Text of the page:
A dozen miles from the Pacific Ocean, at California State University in San Marcos, surfers paddle against a current in a temperature-controlled tank. The flume pool is part of the university’s Surf Research Laboratory, led by surf-obsessed kinesiology professors Sean Newcomer and Jeff Nessler.
Newcomer (blond, bespectacled, and well-built) and Nessler (lean, bald, and hydrodynamic) are driven by the question of how to use scientific research to make surfing equipment better. To do that, they’ve enlisted the help of 40 undergraduates who are part of Cal State San Marcos’s nine-year-old surf studies program. This kind of niche subject is not profitable for universities or easy to get funding for. “It’s not a sustainable model for a large university to do this research,” Newcomer says. “The way we get around it is it’s part of our educational process; it’s incorporated into our curriculum.”
Ten minutes across campus, the indoor surf laboratories double as classrooms. Motion cameras, a swim bench ergometer, and a treadmill on hydraulics are just a few of the gadgets placed around the lab, ready to measure how surfers move. Closets are crammed with foam boards, and plastic bins are stuffed with wetsuits from past experiments. Nessler, a mechanical engineer by trade, has even built a few contraptions that exist nowhere else in the country, like a surfboard simulator on pistons that rages like a mechanical bull to mimic riding a wave.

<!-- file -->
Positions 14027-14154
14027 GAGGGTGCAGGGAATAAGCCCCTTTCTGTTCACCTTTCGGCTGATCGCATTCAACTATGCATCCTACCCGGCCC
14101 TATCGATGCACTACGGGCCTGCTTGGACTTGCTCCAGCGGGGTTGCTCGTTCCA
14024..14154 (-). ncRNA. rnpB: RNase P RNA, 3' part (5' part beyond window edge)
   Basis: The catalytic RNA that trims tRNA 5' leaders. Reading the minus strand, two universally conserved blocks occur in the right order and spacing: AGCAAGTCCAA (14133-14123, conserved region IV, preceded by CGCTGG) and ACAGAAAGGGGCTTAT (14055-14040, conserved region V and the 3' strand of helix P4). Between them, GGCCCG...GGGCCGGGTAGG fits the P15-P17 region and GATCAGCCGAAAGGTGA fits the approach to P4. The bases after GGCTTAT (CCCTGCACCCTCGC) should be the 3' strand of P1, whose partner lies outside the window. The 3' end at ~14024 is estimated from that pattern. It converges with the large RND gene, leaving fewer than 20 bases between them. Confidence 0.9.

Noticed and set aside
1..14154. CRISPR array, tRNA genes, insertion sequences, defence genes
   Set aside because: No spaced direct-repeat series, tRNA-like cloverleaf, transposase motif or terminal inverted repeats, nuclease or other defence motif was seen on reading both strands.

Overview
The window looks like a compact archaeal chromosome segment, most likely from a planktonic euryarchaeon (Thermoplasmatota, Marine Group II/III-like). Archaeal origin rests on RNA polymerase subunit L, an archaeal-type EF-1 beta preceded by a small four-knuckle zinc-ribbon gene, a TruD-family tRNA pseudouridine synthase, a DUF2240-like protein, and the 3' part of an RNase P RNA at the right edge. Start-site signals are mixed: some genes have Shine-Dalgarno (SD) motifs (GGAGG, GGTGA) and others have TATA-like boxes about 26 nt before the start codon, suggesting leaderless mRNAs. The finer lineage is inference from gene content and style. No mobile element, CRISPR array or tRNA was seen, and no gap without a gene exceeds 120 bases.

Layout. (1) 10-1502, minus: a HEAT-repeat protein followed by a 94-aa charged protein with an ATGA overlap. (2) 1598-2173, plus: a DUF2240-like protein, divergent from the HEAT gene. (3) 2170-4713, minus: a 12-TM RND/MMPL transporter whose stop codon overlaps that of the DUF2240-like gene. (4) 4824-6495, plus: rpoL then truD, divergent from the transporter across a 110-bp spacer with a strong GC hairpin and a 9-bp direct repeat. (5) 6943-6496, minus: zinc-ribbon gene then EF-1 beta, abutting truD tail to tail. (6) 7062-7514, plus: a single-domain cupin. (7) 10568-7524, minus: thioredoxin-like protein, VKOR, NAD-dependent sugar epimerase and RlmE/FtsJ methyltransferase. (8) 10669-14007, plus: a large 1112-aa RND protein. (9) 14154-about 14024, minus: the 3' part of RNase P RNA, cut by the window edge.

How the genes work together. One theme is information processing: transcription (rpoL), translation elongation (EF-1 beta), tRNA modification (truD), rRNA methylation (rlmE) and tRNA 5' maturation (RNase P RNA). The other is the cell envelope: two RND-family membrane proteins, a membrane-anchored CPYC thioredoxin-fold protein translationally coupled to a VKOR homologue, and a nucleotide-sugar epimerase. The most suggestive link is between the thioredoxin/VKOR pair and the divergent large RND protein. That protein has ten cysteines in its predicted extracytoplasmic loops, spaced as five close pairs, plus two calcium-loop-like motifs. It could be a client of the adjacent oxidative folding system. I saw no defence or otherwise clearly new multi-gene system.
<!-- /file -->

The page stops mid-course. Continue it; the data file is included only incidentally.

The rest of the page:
But their main focus has become how wetsuits, the uniform of cold-water surfers, can be improved. “We’ve become a wetsuit testing laboratory,” Newcomer says. “The surfing industry doesn’t have a tremendous amount of money for R and D.” That’s too bad, because Newcomer and Nessler’s research has delivered a surprise: wetsuits, even those with inflated prices, thanks to what brands claim are “clinically proven” materials, are not as warm and flexible as they could be. “What the surf industry is marketing is not driven by science,” Newcomer told me.
The first wetsuits, developed by physicist Hugh Bradner after World War II, were thick and stiff but transformed a diver’s ability to stay warm. Unlike the wool layers and drysuits previously used by the military, these new wetsuits let in a small amount of water, which was heated by the body and insulated against frigid external temperatures. In the 1950s, the nascent surfing industry borrowed from the Navy’s research to create the first commercial wetsuits specifically for the sport. (Surf brand founder Jack O’Neill and businessman Bob Meistrell both claim to be father of the sport’s modern wetsuit design.) Unlike cold-water diving, surfing takes place in two different mediums—air and water—and surfers require much more flexibility than someone who is fully submerged with a scuba tank. So when neoprene made the leap into the industry, designers started making modifications.